8 / 10
Robert Downey Jr. … Tony Stark / Iron Man
Avengers: Endgame Review:
Tony Stark built it in a cave, with a bunch of scraps. That was how the Marvel Cinematic Universe began. Humbly. A man with a plan. Tony Stark or Kevin Feige depending on which one you mean, but it took the idea of this world that only lived in ink on paper and made it a reality. It did the unthinkable, and turned an entire universe into a movie franchise. This isn’t just sequels and prequels we’re talking about, this is an entire text. At one point we all started with the first chapter, and now we’re here at the last. It’s been a wild journey, and in the same way, Avengers: Endgame is a very, very wild journey.
And a weird one.
After Captain America: Civil War, it makes sense why directors Anthony and Joe Russo (and by extension screenwriters Christopher Markus & Stephen McFeely) were given the keys to the Marvel cars. It’s not about making cool action scenes, since every Marvel movie has the same feel to its action (Endgame no different); but instead it’s about how they handle these characters. Get them in a room, let them bounce off each other. Let the conversation flow and the dialogue be what makes us love these people, not their tights or their fights, their words. And how they use them. That’s how they choose to spend the first part of the film, a character piece akin to a Richard Linklater movie but with your favorites from the MCU. Like I said, it’s weird, and not what you expect.
Once the plot really kicks off though, the film takes a dramatic shift into a new tone. The same jokes and character rhythms are there of course but the mood and context of these things takes a on a new timbre, and while it always works within the context of these new tones, it’s a dramatic shift each time (and a big shift happens more than once). There’s also the typical undercutting of great, serious character beats with an unneeded joke, but that’s seemingly just the Marvel way now.
But these semi-jarring negatives don’t outweigh the good that’s being outdone in the movie. All of the actors, all of them, are at the top of their game. They’re lived with these characters for years, some of them more than a decade, and they make every gesture, every line, and every moment count. Robert Downey Jr and Chris Evans are phenomenal. They make their characters small when they need to live in a moment, and they lean into their iconic status when it’s required. Chris Hemsworth and Mark Ruffalo have long been the comedic chips on the table, and the manage to bring laughs to the movie in wholly new ways from the likes of Thor: Ragnarok and Infinity War. There’s also Scarlett Johansson and Jeremy Renner, who get to build on their character’s relationship in a way that almost feels the most satisfying. In a word, that’s what the whole movie is though: Satisfying.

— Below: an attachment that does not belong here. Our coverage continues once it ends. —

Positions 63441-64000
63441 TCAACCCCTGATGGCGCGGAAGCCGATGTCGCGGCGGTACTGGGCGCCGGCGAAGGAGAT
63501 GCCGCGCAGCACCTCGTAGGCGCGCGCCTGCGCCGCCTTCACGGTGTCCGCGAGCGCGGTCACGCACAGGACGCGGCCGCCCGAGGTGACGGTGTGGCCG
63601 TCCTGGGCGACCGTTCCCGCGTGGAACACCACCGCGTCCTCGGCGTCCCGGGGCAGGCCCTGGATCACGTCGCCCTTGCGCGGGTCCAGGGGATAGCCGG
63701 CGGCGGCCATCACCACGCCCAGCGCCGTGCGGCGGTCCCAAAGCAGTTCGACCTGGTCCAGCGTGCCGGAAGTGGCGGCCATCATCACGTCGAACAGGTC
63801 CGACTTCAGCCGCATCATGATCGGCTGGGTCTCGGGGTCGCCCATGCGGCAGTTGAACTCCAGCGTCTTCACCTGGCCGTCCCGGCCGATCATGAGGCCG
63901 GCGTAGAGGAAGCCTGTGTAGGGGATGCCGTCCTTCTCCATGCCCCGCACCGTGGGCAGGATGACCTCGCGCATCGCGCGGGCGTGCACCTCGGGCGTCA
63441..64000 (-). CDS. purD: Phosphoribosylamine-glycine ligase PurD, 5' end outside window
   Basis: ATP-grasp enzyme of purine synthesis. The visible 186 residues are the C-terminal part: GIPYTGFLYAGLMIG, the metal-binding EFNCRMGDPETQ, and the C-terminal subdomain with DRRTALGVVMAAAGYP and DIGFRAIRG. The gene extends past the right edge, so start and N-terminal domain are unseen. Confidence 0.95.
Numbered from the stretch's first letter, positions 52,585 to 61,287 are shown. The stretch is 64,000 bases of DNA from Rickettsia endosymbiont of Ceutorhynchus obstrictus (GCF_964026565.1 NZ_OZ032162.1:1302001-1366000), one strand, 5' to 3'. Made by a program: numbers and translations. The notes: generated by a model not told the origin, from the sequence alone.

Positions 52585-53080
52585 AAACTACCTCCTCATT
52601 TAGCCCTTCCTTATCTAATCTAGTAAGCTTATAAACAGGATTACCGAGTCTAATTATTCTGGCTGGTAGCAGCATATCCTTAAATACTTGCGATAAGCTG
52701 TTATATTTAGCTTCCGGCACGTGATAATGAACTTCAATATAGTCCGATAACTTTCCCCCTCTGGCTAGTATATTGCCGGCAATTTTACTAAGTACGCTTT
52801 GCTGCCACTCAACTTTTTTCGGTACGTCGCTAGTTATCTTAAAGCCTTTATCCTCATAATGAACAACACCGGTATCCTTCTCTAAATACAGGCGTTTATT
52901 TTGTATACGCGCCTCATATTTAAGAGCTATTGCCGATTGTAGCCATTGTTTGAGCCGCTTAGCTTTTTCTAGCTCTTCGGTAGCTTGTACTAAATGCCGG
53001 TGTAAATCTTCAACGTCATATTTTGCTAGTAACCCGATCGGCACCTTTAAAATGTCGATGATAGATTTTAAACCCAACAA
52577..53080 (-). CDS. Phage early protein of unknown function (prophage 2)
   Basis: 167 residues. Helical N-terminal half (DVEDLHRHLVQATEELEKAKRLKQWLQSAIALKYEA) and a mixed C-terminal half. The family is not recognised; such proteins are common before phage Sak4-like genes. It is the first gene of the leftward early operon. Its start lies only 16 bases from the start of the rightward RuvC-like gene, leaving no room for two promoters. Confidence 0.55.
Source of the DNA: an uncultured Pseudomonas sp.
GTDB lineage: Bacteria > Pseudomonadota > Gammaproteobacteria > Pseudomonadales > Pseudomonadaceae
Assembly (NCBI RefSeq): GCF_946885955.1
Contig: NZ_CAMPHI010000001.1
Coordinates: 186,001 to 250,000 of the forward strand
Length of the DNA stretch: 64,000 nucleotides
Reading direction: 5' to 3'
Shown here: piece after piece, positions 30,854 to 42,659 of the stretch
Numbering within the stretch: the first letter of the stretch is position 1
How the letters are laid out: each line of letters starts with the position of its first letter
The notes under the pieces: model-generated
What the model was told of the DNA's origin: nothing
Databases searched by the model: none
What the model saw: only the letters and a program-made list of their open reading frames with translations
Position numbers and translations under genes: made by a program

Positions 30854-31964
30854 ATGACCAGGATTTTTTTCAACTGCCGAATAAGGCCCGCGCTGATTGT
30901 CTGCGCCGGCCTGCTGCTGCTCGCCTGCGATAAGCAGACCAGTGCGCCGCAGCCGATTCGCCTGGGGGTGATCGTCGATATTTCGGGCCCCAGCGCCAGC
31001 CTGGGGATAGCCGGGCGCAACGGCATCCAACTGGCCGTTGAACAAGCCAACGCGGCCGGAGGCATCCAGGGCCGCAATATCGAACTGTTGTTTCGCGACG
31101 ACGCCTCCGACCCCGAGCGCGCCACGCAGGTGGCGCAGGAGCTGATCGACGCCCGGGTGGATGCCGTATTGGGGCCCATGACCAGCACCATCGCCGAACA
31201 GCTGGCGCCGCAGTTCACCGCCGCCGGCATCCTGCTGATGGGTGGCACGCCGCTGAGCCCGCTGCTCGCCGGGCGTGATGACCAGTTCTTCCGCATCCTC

Overall, Endgame is three different movies that live inside one (I won’t say what they are just yet, but you can likely surmise this yourself). It’s got shifts in narrative that feel strange, but once the gears start moving it’s hard not to be in awe of it. The cast gets so much to work with and they never feel like they’re stuck in a motion. Even the things you’re expecting to happen, they’re amazing to see. There’s still plenty that will surprise you though, and the movie works because it delivers everything you want and all the things you didn’t know you needed.
So the book is closed. There will certainly be other books that go on the Marvel shelf too, but think about how hard it is just to get Chapter 1 right. How many cinematic universes have started and failed in the time Marvel has been making their own movies? The Dark Universe, Robin Hood, King Arthur, The Amazing Spider-Man, and countless others that are still in development. Many of them tripped on their first time out the door and won’t even see a part 2, but Marvel beat the odds not only by making a first chapter that worked but by surviving, and now, sticking the landing on the ending.